Packaging - 5. Compilers
Fink uses the gcc family of compilers, as provided by Apple computer through the Apple Developer Connection. Different versions of gcc exist, and usually more than one is available on a Mac OS X system.
This section explains some of the ways Fink deals with these different versions of gcc. An email to the Fink mailing list has more explanation.
As GCC has evolved, there have been different fink "distributions" to cope with the changes.
Each Fink distribution has had certain default values for the gcc and g++
compilers, which any user compiling from source is expected to have
installed. You can expect that direct calls to "gcc" and "g++" from
within your package will use these default values. If you need to use
a different value (for example, during a transition to a new distribution,
your packages .info file must specify this using the versioned binaries
provided by Apple. Exactly how you will do this depends on the build
system of your software, but for many packages, the
SetCXX fink fields can be used for this purpose.
For example, you might change the g++ compiler to version 3.3 by the setting
SetCXX: g++-3.3. Examine the output when building your
package to make sure that the correct compiler is being used.
The 10.1 distribution assumes that the compiler version is 2.95; the 10.2 distribution assumes that the compiler version is 3.1; the 10.2-gcc3.3 and 10.3 distributions assume that the compiler version is 3.3. The compiler for the 10.4-transitional distribution is complicated: g++-3.3 is being used along with gcc-4.0. The 10.4 and 10.5 distributions use both gcc-4.0 and g++-4.0. The 10.6 distribution uses gcc-4.2, while the 10.7 through 10.9 distributions use clang and clang++ as the default compilers. The 10.9 distribution has a further change in that it has migrated from libstdc++ to libc++.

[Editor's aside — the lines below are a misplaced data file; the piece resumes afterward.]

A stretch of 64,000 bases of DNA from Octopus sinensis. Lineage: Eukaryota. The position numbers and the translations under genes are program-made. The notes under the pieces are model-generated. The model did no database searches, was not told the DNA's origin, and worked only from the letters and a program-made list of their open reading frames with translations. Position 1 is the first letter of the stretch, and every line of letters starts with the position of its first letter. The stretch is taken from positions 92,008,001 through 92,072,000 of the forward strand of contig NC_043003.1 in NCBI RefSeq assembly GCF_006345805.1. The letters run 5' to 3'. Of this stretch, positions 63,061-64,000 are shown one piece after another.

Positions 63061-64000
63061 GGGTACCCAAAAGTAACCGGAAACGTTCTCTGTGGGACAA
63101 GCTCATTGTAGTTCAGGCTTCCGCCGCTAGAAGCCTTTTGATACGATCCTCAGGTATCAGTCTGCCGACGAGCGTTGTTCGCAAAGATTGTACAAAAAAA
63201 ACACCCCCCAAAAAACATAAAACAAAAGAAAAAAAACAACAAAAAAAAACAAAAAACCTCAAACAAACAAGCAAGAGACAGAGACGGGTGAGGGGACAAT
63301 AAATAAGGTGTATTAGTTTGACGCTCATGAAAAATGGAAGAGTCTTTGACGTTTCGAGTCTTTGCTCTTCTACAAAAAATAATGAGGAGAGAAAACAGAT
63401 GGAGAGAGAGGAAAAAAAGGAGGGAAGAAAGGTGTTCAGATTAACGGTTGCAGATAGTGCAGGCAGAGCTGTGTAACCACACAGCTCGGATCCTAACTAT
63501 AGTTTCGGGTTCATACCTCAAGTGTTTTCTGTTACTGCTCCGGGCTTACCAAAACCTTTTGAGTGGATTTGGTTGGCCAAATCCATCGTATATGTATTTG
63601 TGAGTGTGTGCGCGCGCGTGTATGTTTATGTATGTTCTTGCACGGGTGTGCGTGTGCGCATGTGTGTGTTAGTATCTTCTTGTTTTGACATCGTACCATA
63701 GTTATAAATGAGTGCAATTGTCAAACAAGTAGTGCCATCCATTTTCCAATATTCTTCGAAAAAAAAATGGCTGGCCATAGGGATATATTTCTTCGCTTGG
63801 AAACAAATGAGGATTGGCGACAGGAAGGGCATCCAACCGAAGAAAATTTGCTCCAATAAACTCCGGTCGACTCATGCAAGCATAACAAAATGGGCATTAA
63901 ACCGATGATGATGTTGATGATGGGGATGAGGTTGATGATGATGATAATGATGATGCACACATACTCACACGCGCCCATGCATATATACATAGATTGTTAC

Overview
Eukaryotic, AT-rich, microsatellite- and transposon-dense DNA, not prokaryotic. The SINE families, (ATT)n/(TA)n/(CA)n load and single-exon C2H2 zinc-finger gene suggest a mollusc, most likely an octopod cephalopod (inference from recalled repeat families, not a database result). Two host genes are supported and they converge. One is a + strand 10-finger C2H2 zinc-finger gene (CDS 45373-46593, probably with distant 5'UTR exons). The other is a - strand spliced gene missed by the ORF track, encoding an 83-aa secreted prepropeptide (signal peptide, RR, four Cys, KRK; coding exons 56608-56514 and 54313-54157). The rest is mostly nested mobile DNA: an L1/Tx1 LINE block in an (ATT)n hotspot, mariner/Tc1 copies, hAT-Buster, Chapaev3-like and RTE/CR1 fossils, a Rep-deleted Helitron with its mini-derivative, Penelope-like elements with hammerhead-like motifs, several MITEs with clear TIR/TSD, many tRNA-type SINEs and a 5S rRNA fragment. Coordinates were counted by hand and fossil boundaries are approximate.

A new method for ensuring the correct g++ compiler was introduced with the
10.4-transitional distribution. During compilation, a directory
/opt/sw/var/lib/fink/path-prefix-g++-XXX (where XXX is the version
number) is added to the PATH during compilation. This directory contains
shell scripts which ensure that the correct compiler and version of g++ is used.
The g++ ABI has changed 3 times during the lifetime of OS X: the ABI is different for versions 2.95, 3.1, 3.3 and 4.0. These different ABIs are not compatible with each other, and any libraries which use C++ code and are linked to by your project must be compiled with the same ABI as the one currently being used.
Fink keeps track of the g++ ABI by means of the GCC field. This field should be defined for any package which invokes the g++ or c++ compilers. (It should NOT be defined for packages which don't invoke those compilers.) Whenever an ABI upgrade occurs, all the dependencies of the packages must be checked for their own GCC field. When all of the dependencies have been upgraded, the package itself may be upgraded. The versions of the dependencies must be changed to guarantee that users will have the correct, updated, dependencies in place before they attempt to build the new version of your package.
A small group of packages which depend only on each other can be left at the previous version of the ABI when the distribution changes, if they are not ready to be upgraded. When the upgrade is eventually done, they must be all upgraded together with the correct versioning on all the packages. For this reason, it is best to upgrade most packages at the time the distribution changes.
Fink uses the GCC field to ensure that users have the correct version of the g++ compiler installed. If the GCC field is defined by the package, fink checks to see if the value matches that expected for the OS X version. The correct value is 3.3 for the 10.2 and 10.3 versions of OS X, and 4.0 for OS X 10.4 through OS X 10.9.
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